I kept thinking about the lizard. It wasn't dead, but maybe it was injured. No. What would an injured lizard be doing on a crossbar three feet off the ground on my door? Maybe it really was dead and someone had put it there as a hex. (I do live in a neighborhood of curanderas and witches, and this is not as completely far-fetched as it might seem...) Don't be ridiculous, I thought.

So I went upstairs and puttered around for a couple of hours. At about midnight, I was starting to get into my nightie and get ready for bed and I decided to go see if the lizard was gone. It wasn't. It looked at me. I looked at it. Back upstairs I decided the storm had either knocked it off an upper terrace or it had been washed out of somewhere and had climbed on the door to get safely out of the torrents of rain. Then I remembered that lizards are like snakes in that they go into a state of torpor when cold. The lizard must have gotten wet and cold and then crawled onto the metal door, which undoubtedly made it colder. Okay. I went to bed.

I got up at 8 to let Choco out. The lizard was still there. It looked at me. Shit, I thought. I carefully opened the door and closed it behind us. The sun hadn't yet cleared the hill and it was still cool. We walked. We returned. The lizard looked at me. I carefully opened the door and closed it behind us. I decided to wait until the sun had fully hit the metal door for at least an hour and the door and the lizard had a chance to warm up. At about 10, I went to the door. The lizard was gone. I looked everywhere around the door. Gone.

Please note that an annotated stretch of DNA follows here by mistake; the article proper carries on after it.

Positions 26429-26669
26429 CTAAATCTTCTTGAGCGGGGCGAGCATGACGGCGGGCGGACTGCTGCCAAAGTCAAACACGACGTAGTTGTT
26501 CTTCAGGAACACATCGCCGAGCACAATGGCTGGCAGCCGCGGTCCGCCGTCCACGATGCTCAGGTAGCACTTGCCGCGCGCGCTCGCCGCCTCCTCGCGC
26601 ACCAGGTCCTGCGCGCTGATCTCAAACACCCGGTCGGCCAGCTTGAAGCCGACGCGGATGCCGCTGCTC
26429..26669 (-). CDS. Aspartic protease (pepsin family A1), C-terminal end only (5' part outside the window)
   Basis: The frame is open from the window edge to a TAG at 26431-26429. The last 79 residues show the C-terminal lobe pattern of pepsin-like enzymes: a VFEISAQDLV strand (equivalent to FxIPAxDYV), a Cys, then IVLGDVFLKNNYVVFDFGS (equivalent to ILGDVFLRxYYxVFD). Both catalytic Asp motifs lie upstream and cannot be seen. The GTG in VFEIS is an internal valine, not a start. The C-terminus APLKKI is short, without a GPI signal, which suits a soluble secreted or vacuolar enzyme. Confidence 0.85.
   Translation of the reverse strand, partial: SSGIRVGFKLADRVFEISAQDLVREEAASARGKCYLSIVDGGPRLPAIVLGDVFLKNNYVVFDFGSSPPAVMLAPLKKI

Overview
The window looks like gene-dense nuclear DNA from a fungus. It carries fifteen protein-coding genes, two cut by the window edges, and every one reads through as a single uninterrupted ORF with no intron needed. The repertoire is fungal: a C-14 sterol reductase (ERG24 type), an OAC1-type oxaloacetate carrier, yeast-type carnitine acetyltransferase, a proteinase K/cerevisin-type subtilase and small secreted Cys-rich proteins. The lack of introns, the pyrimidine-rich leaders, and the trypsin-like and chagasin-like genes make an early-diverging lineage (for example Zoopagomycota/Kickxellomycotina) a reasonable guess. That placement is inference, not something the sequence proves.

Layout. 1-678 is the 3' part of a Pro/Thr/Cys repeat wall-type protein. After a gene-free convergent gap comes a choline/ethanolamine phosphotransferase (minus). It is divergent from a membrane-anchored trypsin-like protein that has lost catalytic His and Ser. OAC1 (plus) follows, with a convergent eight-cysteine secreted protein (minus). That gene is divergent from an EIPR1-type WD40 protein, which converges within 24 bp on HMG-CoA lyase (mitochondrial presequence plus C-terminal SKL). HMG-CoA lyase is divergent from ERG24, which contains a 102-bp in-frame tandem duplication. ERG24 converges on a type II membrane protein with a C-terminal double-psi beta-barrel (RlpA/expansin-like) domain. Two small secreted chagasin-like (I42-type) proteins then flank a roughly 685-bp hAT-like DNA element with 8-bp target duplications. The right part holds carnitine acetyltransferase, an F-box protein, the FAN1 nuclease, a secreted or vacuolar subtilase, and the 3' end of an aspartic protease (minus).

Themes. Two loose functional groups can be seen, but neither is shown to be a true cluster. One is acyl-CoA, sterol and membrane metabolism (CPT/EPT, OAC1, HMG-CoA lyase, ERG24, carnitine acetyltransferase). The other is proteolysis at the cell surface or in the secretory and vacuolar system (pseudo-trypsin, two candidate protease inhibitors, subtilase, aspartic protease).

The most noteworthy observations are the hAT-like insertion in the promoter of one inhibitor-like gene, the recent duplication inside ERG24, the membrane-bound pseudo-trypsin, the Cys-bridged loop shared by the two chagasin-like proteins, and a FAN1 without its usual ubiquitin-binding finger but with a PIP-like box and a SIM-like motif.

Pondering the Visitation of the Lizard, I consulted my Medicine Cards, which reminded me that Lizard is the Dreamer and the energy is from the Dream World of Symbols and Shadows. Pay attention She said, looking at me with her old, old eyes. To your Dreams, your Fears, your Synchronicities, your Inner World. Pay attention.

--Hope Swann

Wednesday, October 14, 2009

Love Thursday Eleven: Me, Mammers, and a Balloon

See how happy Mom is after riding in her birthday balloon?

More Love Thursday at Chookooloonks.

Thursday, October 8, 2009

Love Thursday Guest Post: Gideon's Bowlful

I slept all the way to 6 AM this rainy Monday morning, and I might have slept longer if the demon I adore, a big black cat with a deviated septum who snerks and snores and stakes out the best part of the bed, hadn't begun wailing for food. He can't smell, and although his bowl is rarely empty, he lives with the persistent notion that there is no food left in the universe. I usually give in and get up and march him to the laundry room and put his hard head down in his bowl, and he snerks and snorts and dives in, eating like a stray who hasn't seen a meal in weeks.

But blissfully, this morning Gideon meandered heavy footed down the stairs, wailing all the while, and presumably found his way to his own bowl where there was no doubt food waiting. I rolled over in my warm bed next to my warm husband (who also snerks and snores), and he cuddled closer, waking briefly to say "We had a good weekend, didn't we?". I nodded into his shoulder, a strange feeling spreading in my chest - was that - could it be - happiness?